Best in the Online Music World – Free and Easy Download of Your Favorite Songs

Music is one of the most preferred choices of content in when it comes to downloading on the Internet. No wonder digital music revolution caused by best free online music sites makes for the breaking news in technology news bulletin these days.

All one needs to do is hit the alphabet keys on the keyboard of your PC and type the name of your favorite artist or band and, in just few seconds, melodies by that musician (and related genera of music) will pour out to the desktop. Most of these best free online music sites use the digital compression tools to minimize the volume of music files thus they make it effortless to store and also ensure swift downloading. It is convenient and yet one does not have to compromise in matters of sound quality.

Some of most popular free online music sites

MySpace Music – It is free, and browsers gain instantaneous and direct access to a massive collection of songs. Since the site has legal agreements to exhibit the records of the four chief brands: Universal Music Group, Sony BMG, EMI, and Warner Music Group – so it is completely legal. Zillions of artists already have pages on the site.

Jamendo – It is also a free of charge legal download music site that includes music from new and upcoming artists from all genres of music. The user may explore by genre as well as by country to locate musicians from all across the world. The site also allows the user to write review on the music they listen to. The iRATE in Jamendo aids listeners to come across other music fans on Jamendo who have similar tastes.

FreeMP3Mail – It is one of the most popular free authorized download sites. In this site, the user needs to make an account by furnishing the site email address and password particulars. Whenever FreeMP3Mail posts new complimentary music, the songs or albums are mailed to the user’s email.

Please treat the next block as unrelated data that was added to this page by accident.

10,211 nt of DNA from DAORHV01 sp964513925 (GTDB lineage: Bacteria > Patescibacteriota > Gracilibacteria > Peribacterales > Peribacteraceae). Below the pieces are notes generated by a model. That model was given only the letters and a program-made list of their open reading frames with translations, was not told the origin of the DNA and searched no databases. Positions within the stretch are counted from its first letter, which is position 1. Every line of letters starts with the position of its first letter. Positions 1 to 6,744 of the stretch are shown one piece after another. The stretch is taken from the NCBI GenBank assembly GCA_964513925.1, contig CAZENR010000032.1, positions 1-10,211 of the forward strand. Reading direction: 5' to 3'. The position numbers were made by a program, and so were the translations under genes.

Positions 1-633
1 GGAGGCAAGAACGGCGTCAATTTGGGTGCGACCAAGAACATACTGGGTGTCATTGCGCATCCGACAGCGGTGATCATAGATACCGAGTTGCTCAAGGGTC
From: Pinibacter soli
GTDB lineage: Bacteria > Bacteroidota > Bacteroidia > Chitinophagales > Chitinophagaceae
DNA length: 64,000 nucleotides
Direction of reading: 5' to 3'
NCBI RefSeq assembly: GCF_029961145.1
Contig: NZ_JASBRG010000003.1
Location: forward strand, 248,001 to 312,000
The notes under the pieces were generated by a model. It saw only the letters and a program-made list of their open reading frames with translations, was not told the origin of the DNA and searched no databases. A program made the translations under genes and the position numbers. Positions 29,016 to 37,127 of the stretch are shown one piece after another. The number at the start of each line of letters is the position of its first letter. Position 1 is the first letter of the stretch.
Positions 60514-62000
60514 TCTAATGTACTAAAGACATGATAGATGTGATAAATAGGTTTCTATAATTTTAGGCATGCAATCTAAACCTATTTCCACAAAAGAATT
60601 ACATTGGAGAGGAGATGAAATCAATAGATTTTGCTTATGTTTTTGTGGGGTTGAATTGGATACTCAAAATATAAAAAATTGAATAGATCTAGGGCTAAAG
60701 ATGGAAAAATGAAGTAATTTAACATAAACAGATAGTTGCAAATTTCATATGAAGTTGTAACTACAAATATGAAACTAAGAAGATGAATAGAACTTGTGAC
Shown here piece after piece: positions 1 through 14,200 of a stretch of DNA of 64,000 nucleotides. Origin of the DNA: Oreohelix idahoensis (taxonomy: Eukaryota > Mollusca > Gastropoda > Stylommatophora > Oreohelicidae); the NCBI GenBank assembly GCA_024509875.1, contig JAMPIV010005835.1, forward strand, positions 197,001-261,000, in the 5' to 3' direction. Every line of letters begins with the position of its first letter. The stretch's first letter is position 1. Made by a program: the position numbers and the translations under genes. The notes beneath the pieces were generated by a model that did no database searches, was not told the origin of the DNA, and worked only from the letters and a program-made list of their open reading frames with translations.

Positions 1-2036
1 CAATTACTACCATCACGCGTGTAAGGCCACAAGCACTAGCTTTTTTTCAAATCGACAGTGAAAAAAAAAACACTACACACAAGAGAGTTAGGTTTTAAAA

There are zillions of such other web sites that we read in technology news bulletins everyday that allow one to download music free of cost. Nevertheless, one must be careful that in the process the website does not put spy ware or virus on your computer.

The Cosmic Law of Generational Music Differences

I heard the strangest of noises coming from my daughter’s room this evening. I blew it off to start with, not wanting to worry unnecessarily, but the noise was becoming unbearable as it continued and I became quite concerned.

“What’s wrong with your computer?” I asked approaching her open doorway.

“Nothing,” she replied. “Everything is fine.”

A terrible sinking feeling then overcame me as I was afraid of what that meant.

“You mean you are listening to that on purpose?” I asked in fear.

“Yeah,” she returned, confused at what I was asking her.

“I’m sorry,” I offered in sincerity. You see as it turned out, that strange, rather offensive noise was something she called music. Now me, I would hesitate to call it music but rather strange beeping sounds layered with annoyingly exotic rhythmic gyrations and some obviously under-educated lost soul mumbling something about his mama.